The Breath of the Zephyr

| March 19, 2019

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Previously published as “White Phantom City”, “The Breath of the Zephyr” is a re-working of the story with a few changes and twists. It is a historical/supernatural crime thriller set partly in England between 1936 and 1956, and in the Venice of the seventeen hundreds. It centres around a young evacuee, Eleanor White, and her enigmatic uncle Arthur (a master carpenter, known as “The White Soldier” having been a highly decorated non-combatant in the Great War) and the wickedness that surrounds them.

There is intrigue and deceit; love and loss; and murder. Not only depicting rural life during WW11, it contains a wealth of information about eighteenth century Venice that may surprise (and possibly appal) many readers. A lot of research has gone into creating the sights, sounds and smells of the “Serenissima” as well as introducing some of the characters who actually lived there at the time.

Plenty of atmosphere and suspense, with some blood and tears along the way – plus some surprises and a little laughter to lighten the darker moments.

• Venice: The first half of the Settecento. (The Eighteenth Century.)

Leonardo Grimaldi, a former member of the Maggior Consiglio and now Missier Grande: the so-called chief of police, is an embittered man with a less than illustrious career. Longing for something more rewarding than the tediousness of malicious gossip and street brawl killings, he secretly wishes that something more challenging would present itself. What he craves more than anything else, is the chance to investigate just one good murder.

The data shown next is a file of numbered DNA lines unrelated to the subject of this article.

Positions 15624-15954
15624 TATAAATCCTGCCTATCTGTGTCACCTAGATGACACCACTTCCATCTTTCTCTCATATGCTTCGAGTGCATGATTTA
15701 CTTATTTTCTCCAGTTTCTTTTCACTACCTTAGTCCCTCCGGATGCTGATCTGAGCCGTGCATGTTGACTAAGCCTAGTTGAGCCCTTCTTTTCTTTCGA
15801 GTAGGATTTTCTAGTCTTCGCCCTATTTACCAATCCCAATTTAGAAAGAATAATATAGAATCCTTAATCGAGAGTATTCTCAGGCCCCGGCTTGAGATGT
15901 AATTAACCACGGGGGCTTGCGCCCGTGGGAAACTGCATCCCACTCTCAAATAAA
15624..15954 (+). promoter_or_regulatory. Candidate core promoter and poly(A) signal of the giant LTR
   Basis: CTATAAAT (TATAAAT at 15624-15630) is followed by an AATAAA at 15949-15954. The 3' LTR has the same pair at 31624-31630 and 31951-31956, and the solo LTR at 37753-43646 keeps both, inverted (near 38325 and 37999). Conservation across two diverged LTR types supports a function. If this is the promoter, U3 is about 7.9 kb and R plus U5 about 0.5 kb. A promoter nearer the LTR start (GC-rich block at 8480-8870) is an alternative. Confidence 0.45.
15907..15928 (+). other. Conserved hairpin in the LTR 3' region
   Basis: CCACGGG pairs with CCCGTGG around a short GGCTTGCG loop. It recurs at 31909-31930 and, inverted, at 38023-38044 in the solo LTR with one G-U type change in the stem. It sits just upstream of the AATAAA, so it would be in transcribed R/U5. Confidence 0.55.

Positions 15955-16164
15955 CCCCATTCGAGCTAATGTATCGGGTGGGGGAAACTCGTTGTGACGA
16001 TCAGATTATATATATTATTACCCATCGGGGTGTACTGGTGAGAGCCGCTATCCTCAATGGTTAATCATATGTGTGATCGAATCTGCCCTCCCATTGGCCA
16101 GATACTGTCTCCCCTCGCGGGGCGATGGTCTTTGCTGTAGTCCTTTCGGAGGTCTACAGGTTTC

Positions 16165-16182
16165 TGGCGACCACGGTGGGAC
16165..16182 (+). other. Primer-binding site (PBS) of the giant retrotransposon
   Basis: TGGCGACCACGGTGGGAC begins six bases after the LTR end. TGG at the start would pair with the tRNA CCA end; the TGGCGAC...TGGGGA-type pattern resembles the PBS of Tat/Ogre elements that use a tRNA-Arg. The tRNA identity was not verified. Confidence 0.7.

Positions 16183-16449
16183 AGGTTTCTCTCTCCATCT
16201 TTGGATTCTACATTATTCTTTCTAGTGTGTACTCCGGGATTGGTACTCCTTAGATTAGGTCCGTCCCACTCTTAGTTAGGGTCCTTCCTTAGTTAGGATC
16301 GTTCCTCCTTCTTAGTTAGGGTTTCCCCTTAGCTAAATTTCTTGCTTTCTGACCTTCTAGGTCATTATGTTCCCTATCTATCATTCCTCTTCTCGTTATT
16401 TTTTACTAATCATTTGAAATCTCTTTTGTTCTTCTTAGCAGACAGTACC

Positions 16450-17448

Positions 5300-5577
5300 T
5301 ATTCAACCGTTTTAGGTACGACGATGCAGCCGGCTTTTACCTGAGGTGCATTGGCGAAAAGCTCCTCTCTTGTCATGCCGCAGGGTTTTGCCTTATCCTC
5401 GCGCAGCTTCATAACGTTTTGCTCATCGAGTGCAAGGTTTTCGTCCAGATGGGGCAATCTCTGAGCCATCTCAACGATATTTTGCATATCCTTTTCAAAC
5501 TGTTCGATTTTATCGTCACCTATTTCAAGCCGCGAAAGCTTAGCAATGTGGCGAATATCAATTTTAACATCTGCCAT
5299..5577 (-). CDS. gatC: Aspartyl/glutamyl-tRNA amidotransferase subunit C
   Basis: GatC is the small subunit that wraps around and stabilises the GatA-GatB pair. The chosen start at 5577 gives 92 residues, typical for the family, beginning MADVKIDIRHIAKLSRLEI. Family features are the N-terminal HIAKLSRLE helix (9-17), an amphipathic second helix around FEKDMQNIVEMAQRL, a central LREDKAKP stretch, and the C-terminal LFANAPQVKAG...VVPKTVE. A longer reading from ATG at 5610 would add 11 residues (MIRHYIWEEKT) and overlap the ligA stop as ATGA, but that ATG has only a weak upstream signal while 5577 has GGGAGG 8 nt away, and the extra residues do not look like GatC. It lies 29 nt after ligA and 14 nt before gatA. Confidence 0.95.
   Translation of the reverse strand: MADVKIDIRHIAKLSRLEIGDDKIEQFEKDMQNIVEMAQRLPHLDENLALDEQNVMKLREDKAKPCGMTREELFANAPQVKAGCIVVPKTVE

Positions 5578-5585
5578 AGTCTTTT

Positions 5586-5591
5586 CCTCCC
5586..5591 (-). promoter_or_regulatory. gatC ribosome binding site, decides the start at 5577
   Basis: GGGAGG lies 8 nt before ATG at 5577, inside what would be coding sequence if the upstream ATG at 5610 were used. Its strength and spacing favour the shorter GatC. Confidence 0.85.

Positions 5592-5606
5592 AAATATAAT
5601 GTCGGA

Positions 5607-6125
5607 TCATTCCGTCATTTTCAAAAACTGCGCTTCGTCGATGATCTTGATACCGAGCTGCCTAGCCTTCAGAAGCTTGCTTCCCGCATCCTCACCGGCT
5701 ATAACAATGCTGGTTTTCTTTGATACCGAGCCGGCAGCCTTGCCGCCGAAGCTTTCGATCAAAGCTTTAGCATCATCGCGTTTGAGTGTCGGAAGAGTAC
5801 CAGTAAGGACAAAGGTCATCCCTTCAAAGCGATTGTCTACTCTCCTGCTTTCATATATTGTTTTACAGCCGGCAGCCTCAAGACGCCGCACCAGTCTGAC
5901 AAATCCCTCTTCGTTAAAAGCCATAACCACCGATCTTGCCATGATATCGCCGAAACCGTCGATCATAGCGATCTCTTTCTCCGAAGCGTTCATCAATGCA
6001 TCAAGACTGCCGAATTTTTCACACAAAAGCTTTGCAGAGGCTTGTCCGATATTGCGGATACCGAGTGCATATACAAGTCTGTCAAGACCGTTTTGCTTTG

‘Be careful what you wish for in this world, Leo,’ the words of a wise friend rang in his ears. ‘Lest it come true.’

• England: The first half of the Twentieth Century.

In nineteen forty, Eleanor White, who is fascinated by all things Venetian is evacuated to her uncle Arthur’s country cottage where at night, she hears an unearthly voice in the wind calling her name. She is also disturbed by a sinister wall mask, which Arthur calls “Lenore” and a ghostly face that peers out from the belfry in a Canaletto print hanging in her bedroom.

Ellie is enthralled when Arthur shows her an eighteenth century canvas that may or may not be genuine. She is doubly excited to learn that its origin is shrouded in mystery, surrounding a series of unsolved murders.

The mask. The face. The painting. The murders: all part of an enigma spanning more than two hundred years. Unless Ellie can unlock the terrible secret that links them, a cataclysm will take place, which will affect the destinies of people many miles – and many years away.

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